Wednesday, June 1, 2016

Agudas Achem Synagogue Bought By Cedar Street

The beautiful, deteriorating, abandoned synagogue on Kenmore Avenue is about to embark on a new life as a secular building.

Agudas Achem North Shore Congregation, built in 1922 by and for wealthy Jews living in the area at the time, was put up for sale in 2012. According to Crain's, it was acquired on April 20th by Cedar Street for $1.25 million. In the Crain's article, Cedar Street's managing partner, Alex Samoylovich, says that the building will be used for residential purposes and a plan will be developed for it in the next three to six months.

The building is magnificent and decrepit, soul-stirring and sad. During Open House Chicago a few years ago, rain water trickled down the oversized marble staircases leading to the second floor. The grandeur of the 30-foot-tall glass mosaic Holy Ark was diminished by the carpet of pigeon droppings a few feet away. The signature vaulted ceiling had peeling paint and holes through which you could see the sky.

What happened to this once-inspiring house of worship? A few things. For one, the neighborhood changed. Its moneyed congregants moved away and were replaced by less-wealthy Russian immigrants. There was a schism in the hierarchy of the synagogue, with the rabbi and board members on opposite sides of several courtrooms. The building was defaced, vandalized, and broken into more than once.

This news of its sale is heart-breaking for many who attended the synagogue or grew up nearby, but things could be much worse: Crain's mentioned it was a teardown candidate and the 2012 real estate listing said, "Potential for condo conversion or new construction." Cedar Street has a track record in rehabbing distressed historical buildings. We look forward to seeing what it has in mind for the next act of this property.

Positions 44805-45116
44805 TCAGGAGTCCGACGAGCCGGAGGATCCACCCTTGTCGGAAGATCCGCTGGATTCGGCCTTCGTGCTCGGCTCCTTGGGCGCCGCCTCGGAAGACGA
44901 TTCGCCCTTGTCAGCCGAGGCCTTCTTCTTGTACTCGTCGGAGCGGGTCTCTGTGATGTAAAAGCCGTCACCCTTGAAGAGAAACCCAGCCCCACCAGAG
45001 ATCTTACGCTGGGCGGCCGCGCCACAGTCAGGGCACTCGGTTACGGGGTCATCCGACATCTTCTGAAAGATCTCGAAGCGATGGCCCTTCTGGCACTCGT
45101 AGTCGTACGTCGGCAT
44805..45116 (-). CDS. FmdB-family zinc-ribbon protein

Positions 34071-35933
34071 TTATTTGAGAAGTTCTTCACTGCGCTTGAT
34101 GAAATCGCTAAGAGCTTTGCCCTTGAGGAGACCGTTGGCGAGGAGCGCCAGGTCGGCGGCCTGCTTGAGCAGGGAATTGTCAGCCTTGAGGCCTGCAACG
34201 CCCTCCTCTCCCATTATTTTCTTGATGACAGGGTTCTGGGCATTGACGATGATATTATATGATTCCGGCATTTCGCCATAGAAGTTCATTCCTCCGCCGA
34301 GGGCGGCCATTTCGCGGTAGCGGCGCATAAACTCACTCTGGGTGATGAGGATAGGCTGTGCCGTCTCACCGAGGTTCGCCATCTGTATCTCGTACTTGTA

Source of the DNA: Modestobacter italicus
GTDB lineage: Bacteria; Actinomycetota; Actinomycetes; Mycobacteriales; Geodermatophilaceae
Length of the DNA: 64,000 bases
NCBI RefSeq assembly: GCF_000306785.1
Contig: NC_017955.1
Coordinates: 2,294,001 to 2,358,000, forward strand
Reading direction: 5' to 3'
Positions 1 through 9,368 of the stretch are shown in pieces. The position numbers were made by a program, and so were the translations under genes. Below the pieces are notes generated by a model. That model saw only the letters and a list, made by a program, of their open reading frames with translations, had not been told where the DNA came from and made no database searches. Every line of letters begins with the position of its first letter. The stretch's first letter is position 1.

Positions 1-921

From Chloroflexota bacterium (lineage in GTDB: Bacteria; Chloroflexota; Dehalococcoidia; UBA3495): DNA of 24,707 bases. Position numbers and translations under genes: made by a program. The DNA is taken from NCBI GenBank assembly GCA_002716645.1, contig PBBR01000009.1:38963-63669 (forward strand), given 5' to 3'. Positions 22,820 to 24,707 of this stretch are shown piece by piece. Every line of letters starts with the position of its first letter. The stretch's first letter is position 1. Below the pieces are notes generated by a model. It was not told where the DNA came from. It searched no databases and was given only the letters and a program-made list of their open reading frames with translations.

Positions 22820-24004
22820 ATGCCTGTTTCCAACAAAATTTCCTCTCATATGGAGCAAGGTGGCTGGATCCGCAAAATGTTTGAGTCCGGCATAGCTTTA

For more on the synagogue (5029 N Kenmore):


  1. Looking forward to another repurposing of a historic building.. Any greedy developer can tear down the old and build architecturally boring buildings to maximize profit. Cedar Street understands how to save old tired buildings. Bravo.

  2. I had been hoping this building would be renovated and used as another one of Uptown's unique performance spaces for the planned entertainment district. At least it's not being torn down. I'm glad it will be used for something.

  3. Fun fact: The brick, 11-room single family home that was razed for this building was associated with the founder of Barnes & Noble. William Robbins Barnes lived here with his wife, 2 sons and in-laws from 1908-1917. After he left in 1917 to go to NYC to join forces with Noble, his father-in-law John W. Wilcox sold the home and moved nearby on Argyle.

  4. Very sorry to watch this gorgeous building fall into disrepair- kudos to Cedar for trying to salvage some of the beauty. I'm sure it will help that corner of Kenmore and Argyle as well.

  5. Thank you to Open House Chicago for making this available to tour!

  6. Will someone please buy the Wilson's Mens Hotel on Wilson already. That is the one building that will help remove all of the gang and natcotic loitering that's there everyday. What's the point of investing so much money on the CTA station when you'll have the same drug users and sellers loitering around it. It's a great building to renovate into apartments for those who don't drive. Please, please, please someone buy it and fix it up!!!!